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Protecting Younger Plants

Posted by tulipsmiles 6 South of Boston (My Page) on
Wed, Nov 2, 11 at 10:47

Hello All,

I have several young plants that I'd like to properly protect this winter. I am posting pics below of them so that you can get an idea of their size (plants and pots). They all are in pots and will *not* be in the ground. I'm looking for any advice on how to bundle them up so the winter cold doesn't do them in...
(my camera had some kind of weird color screen at the time I took these pics. Please ignore color. I'm trying to give you an idea of size of pots and plants.

1. Young Hydrangea Plants in Pots


2. Very Young "Blace Lace" Elderberry plant


3. Large planting pots - left pot contains 3 raspberry plants and the right pot contains newly planted runners from my strawberry plant. I believe the pots are 20 gallons?


4. Very young "Limelight Hydrangea"


Any info is much appreciated. I do have an unheated shed I can put the smaller pots in, but the raspberry and strawberry planters are much too large to move.

I think all of the plants are winter hardy, but being so young, and not insulated by the earth, I'm worried!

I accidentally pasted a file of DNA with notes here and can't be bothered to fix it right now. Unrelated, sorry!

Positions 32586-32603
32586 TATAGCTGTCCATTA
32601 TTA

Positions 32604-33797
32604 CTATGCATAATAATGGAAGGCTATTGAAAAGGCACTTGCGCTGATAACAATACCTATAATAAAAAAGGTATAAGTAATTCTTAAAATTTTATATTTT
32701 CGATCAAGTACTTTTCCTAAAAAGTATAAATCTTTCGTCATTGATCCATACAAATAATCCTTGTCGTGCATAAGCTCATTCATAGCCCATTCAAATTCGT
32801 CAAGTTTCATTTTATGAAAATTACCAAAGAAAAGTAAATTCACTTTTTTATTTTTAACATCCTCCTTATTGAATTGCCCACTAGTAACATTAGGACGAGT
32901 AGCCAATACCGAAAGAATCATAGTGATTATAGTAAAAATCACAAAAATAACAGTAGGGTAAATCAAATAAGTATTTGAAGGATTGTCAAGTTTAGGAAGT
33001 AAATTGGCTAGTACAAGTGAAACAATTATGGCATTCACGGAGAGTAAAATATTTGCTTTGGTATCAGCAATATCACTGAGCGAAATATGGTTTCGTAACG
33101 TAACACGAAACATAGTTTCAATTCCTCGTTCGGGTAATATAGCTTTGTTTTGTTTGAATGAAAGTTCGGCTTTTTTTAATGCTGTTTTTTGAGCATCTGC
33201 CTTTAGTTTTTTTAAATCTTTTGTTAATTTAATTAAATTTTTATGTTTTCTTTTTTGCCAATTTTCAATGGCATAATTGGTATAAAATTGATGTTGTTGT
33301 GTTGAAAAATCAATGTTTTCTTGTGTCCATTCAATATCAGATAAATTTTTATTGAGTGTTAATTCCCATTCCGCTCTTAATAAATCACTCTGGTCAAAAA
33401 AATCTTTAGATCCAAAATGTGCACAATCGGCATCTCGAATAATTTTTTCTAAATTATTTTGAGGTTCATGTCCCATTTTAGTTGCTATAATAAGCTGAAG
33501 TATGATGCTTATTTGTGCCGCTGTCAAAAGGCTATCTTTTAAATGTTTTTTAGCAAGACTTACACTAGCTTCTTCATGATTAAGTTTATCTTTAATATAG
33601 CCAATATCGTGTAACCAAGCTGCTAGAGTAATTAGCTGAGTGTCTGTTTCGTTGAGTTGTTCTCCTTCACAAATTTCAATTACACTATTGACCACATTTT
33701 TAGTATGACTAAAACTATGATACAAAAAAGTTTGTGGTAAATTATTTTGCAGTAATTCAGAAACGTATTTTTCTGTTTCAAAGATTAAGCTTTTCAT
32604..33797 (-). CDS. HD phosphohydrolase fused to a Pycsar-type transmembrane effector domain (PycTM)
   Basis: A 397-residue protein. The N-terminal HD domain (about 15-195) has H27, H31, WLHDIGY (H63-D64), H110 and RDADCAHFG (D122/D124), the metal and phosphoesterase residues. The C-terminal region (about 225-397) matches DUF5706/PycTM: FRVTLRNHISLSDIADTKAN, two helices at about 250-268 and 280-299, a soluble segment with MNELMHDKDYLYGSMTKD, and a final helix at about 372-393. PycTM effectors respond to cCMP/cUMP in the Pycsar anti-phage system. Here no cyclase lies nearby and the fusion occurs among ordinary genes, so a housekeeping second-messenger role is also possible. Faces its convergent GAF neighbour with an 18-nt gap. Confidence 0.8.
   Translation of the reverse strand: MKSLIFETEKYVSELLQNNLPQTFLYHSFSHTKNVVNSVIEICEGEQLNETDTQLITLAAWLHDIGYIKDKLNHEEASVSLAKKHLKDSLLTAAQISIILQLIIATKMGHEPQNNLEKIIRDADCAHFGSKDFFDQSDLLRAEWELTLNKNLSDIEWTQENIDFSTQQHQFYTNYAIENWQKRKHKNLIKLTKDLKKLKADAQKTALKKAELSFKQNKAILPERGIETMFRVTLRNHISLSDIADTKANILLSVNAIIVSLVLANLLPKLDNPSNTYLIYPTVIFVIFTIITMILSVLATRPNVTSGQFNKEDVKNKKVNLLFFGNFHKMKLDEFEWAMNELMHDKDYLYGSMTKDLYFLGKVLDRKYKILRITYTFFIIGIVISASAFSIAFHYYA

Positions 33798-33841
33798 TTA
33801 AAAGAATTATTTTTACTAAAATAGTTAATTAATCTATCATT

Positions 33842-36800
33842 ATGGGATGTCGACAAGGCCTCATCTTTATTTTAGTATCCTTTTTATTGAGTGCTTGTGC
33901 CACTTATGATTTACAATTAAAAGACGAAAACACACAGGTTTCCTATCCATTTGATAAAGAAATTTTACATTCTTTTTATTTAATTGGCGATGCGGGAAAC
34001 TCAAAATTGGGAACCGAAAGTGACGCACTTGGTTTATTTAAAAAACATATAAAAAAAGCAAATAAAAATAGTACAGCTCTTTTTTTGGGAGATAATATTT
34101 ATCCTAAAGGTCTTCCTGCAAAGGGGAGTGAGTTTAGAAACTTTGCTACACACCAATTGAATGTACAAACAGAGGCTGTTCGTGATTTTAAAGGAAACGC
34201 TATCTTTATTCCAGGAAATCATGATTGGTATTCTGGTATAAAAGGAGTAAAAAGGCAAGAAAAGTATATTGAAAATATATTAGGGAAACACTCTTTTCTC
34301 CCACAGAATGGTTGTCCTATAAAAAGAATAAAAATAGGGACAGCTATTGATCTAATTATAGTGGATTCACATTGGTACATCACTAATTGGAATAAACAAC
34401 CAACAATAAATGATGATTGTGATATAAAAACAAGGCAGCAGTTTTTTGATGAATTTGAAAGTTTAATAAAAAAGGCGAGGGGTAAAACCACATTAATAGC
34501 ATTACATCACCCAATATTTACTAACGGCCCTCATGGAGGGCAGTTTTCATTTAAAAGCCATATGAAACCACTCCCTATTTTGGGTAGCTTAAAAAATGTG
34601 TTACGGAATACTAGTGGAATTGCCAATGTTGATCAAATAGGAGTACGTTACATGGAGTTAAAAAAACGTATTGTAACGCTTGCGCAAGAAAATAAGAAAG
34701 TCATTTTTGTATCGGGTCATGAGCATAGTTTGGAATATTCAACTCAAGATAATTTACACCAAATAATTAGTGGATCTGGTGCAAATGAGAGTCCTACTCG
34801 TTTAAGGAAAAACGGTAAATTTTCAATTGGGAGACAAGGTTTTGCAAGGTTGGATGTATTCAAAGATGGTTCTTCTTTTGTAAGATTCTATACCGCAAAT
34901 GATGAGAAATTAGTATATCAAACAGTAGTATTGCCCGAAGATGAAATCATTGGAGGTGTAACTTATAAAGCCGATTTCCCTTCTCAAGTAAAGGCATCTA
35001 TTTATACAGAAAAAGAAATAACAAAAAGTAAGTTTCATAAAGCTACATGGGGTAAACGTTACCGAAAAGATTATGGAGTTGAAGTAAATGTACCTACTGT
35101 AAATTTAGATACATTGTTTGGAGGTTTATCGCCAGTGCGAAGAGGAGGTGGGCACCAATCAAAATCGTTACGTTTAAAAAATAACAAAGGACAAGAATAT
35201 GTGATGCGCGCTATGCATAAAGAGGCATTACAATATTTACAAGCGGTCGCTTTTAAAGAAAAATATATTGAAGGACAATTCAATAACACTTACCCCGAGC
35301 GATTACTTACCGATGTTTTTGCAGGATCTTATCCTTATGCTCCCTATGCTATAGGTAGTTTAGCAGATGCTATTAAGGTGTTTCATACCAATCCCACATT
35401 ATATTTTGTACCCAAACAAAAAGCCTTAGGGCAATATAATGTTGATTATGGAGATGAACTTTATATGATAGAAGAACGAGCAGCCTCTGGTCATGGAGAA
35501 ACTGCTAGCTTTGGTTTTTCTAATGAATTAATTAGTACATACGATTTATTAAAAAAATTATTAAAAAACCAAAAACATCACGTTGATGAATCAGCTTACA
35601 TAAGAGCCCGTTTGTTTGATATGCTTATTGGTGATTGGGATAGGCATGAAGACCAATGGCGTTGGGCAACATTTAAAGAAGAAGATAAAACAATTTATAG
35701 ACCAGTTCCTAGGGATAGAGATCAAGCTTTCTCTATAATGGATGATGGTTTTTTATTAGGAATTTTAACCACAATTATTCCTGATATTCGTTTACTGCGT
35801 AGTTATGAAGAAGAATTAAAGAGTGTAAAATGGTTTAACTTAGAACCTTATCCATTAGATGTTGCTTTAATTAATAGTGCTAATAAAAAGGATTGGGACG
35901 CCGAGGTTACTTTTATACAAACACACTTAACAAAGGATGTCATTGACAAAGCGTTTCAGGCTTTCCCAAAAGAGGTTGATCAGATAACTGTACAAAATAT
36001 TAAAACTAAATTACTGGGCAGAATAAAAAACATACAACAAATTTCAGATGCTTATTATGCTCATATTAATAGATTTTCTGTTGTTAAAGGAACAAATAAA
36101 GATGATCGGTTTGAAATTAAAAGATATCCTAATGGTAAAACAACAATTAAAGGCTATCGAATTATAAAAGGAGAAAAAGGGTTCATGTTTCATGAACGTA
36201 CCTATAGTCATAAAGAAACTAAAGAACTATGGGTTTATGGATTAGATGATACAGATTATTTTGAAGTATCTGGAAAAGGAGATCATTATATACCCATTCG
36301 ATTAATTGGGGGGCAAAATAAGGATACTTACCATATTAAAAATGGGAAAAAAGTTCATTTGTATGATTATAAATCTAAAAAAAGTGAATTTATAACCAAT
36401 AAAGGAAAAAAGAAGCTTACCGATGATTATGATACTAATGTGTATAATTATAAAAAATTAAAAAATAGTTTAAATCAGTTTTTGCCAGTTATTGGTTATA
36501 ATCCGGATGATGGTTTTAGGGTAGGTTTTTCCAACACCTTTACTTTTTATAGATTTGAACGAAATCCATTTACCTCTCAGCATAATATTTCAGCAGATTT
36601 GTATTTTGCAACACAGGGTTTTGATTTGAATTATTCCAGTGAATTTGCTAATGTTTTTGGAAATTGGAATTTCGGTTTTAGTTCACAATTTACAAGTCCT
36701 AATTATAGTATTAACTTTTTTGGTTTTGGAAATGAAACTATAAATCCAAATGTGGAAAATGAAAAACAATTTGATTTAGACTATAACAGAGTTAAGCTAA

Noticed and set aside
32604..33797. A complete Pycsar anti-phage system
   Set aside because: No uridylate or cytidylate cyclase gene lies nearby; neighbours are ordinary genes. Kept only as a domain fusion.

Thanks so much,
Tulip Smiles


Follow-Up Postings:

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RE: Protecting Younger Plants

In general, the rule is that a plant in an unprotected pot needs to be hardy to 2 zones colder than the zone it is actually in, so plants hardy to zone 4 should be OK. Depending on what hydrangeas you have, they might or might not be hardy.

When I have plants I am not able to plant, I group them all in one place that is sheltered from winter sun (to reduce freeeze-thaw cycles) and then bury the pots in mulch, either bark mulch or wood chips. For me winter drainage is an issue, and this allows the pots to drain better than those either in the ground or in exposed pots, since a half-frozen pot won't drain during freeze-thaw cycles. As long as the plants have good roots, I do not think that being young would be an issue, though I am no expert in overwintering. You will need to check periodically for dryness in the soil. Also, I move heavy pots with a wheeled dolly that I can slide under the pot and tip them up.

Also, there is no guarantee that the pots will survive. I have had plastic pots split that were left out over winter, and so I imagine that most materials have the possibility to split if really wet soil ends up freezing.


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